Professors, former cops, high-profile politicians, and medpot club founders converged last weekend at an international conference called “Beyond Prohibition” at Vancouver’s Wosk centre, where they lauded legalization and talked about what society might be like after the drug war’s demise.
Vancouver Mayor Larry Campbell spoke first, coming out loud and proud against jailing the marijuana community, and was awarded a standing ovation.
“If marijuana was charged in a court,” he said, “no jury in their right mind would convict. That is why I have long supported legalization!”
Mayor Campbell mentioned a recent study showing that marijuana wasn’t a gateway drug then chided, “I’m sure the study will be refuted by [US Drug Czar] John Walters by noon today!” He told how John Walters had once tried to convince him that US treatment centres were full of marijuana addicts. Campbell explained that US authorities offer offenders a choice between treatment and jail, and so of course offenders choose treatment, and thus the inflated and manufactured statistics touted by Walters. Later he added that “all of our drug war policies, all of them are set by the US. We are being led around by the US.”
As for Campbell’s vision of a drug-war free society, he sees marijuana sale regulated like alcohol and other recreational drugs. “I don’t want Rothmans taking over the marijuana industry. I don’t want them to have the ability to make a huge amount of dollars on this; what I want is to stop people from going to jail; to stop the waste of resources.”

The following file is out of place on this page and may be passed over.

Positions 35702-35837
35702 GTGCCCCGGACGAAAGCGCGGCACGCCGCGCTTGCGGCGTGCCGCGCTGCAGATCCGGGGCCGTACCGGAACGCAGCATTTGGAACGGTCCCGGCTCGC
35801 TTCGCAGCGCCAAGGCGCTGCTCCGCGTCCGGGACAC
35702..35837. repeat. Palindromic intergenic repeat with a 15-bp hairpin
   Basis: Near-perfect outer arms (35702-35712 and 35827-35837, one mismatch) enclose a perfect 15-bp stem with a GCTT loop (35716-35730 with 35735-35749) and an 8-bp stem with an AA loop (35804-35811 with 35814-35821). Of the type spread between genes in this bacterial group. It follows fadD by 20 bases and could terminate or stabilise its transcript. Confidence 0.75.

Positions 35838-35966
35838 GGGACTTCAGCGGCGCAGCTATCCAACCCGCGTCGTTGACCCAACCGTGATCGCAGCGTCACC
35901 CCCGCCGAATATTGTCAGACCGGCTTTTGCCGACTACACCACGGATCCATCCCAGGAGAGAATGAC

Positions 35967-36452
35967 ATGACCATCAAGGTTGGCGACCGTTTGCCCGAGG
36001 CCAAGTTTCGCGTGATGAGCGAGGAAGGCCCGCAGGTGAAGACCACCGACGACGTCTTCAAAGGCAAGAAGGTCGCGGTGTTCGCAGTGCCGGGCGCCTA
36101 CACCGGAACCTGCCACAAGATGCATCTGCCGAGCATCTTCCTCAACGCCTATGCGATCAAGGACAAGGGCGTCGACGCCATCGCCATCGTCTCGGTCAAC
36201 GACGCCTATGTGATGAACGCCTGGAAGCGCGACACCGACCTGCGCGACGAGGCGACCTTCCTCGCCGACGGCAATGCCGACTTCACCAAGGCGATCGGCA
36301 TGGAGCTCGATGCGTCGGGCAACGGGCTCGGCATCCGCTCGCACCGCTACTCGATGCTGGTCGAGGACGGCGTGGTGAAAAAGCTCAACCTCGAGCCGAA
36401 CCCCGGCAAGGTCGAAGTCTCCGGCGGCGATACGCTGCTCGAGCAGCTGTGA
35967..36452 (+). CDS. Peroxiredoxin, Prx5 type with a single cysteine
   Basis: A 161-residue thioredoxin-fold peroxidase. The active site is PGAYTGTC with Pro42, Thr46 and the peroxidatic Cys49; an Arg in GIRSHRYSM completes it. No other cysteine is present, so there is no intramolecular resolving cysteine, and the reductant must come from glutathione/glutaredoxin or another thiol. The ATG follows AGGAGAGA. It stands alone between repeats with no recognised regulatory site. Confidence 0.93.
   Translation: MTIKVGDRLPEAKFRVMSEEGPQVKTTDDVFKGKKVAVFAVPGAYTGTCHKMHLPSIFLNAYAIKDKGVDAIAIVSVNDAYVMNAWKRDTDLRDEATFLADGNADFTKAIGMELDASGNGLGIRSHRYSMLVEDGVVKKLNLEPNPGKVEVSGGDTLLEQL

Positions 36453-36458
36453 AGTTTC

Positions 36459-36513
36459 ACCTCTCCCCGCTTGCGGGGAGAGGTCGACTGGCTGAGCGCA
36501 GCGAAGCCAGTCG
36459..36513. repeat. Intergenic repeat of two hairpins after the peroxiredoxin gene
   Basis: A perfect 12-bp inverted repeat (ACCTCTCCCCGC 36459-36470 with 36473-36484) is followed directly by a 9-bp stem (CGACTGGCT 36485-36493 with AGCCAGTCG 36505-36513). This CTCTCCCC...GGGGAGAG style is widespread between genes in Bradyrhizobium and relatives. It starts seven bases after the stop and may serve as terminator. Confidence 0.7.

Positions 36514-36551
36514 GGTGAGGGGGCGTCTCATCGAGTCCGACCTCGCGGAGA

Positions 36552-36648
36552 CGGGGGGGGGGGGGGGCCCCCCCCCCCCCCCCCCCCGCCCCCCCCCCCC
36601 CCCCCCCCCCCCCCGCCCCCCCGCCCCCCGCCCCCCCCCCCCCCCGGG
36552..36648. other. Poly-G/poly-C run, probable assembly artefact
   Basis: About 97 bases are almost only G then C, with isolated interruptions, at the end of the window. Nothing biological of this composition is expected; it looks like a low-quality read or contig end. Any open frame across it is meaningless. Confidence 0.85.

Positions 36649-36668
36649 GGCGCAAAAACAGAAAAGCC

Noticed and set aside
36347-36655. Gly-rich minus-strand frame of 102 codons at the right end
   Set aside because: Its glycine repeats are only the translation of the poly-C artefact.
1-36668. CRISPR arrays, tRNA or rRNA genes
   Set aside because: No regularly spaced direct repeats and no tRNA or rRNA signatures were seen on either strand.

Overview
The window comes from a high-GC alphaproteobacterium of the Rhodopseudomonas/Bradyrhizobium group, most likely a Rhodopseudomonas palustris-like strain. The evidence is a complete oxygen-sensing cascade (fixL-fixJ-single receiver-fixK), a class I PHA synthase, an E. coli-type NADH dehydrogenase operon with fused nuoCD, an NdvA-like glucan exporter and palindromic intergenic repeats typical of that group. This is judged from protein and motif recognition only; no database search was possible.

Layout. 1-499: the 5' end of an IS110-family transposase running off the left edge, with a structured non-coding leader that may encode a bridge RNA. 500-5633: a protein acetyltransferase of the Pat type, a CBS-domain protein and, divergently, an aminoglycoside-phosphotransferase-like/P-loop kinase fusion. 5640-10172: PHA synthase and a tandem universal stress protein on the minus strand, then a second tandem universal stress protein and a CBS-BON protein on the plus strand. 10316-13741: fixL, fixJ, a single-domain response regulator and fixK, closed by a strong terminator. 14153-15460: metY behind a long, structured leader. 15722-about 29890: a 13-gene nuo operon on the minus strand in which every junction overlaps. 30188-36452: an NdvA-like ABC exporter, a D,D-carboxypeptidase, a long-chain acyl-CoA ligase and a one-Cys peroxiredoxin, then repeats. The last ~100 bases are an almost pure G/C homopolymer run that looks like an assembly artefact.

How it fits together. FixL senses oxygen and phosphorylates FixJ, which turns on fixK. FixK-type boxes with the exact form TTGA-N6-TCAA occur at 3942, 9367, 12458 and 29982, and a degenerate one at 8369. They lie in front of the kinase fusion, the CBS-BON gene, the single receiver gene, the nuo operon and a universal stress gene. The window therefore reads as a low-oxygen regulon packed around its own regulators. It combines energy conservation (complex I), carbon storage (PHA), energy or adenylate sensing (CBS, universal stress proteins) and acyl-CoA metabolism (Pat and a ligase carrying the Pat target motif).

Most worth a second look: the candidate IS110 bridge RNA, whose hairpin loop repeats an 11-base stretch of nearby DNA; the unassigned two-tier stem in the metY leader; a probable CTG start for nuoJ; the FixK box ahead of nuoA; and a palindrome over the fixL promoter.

Canadian Senator Pierre Claude Nolan, who recently headed a senate report recommending legalization, spoke last but brilliantly, also receiving a standing ovation. He chided the government for not following the recommendations of the report, and called the so-called decriminalization law now working its way through parliament “a worst case scenario”, because of provisions in that bill that would make the drug war even harsher.
There were many other mind-bogglingly amazing presenters, including Professor Peter Cohen from the University of Amsterdam; compassion club experts Hilary Black, Rielle Capler and Phil Lucas; Professor Jeffrey Miron from Boston University, US medpot doctor Tod Mikuriya and many others.
As a sample of some of the excellent research presented at the conference, NORML founder Keith Stroup wowed us with an analysis of the international treaties that most western politicians regularly cite as an excuse for preserving drug laws. These treaties include the Single Convention Treaty of 1961, the 1971 Convention on Psychedelic Substances and the 1988 United Nations Convention against Illicit Traffic in Narcotic Drugs and Psychotropic Substances. Stroup revealed that international think-tanks and even the architects of these treaties described them as allowing considerable flexibility for nations to choose their own drug policy.
To sum up the general consensus of the conference, it seemed unanimous among the presenters that full legalization was the best option. There were a variety of opinions about what that meant, or whether halfway measures like decriminalization should be thought of as steps in the right direction. Presenters mostly agreed that legalization should mean better quality control, more options for the buyer, moderate taxes on pot products, no restrictions on growing and vending beyond a commercial license scheme, the continuation of mom and pop operations, and closed doors for organized crime and big corporations. There were some excellent arguments put forward as exceptions, many of them by Professor Miron.
The conference was a resounding success, attended as it was by print media and television. The cannabis community owes a round of applause to BC Civil Liberties Association Policy Director Kirk Tousaw, who organized the event and lined up the speakers. For more about the conference, read the next issue of Cannabis Culture Magazine.
* BC Civil Liberties Association: bccla.org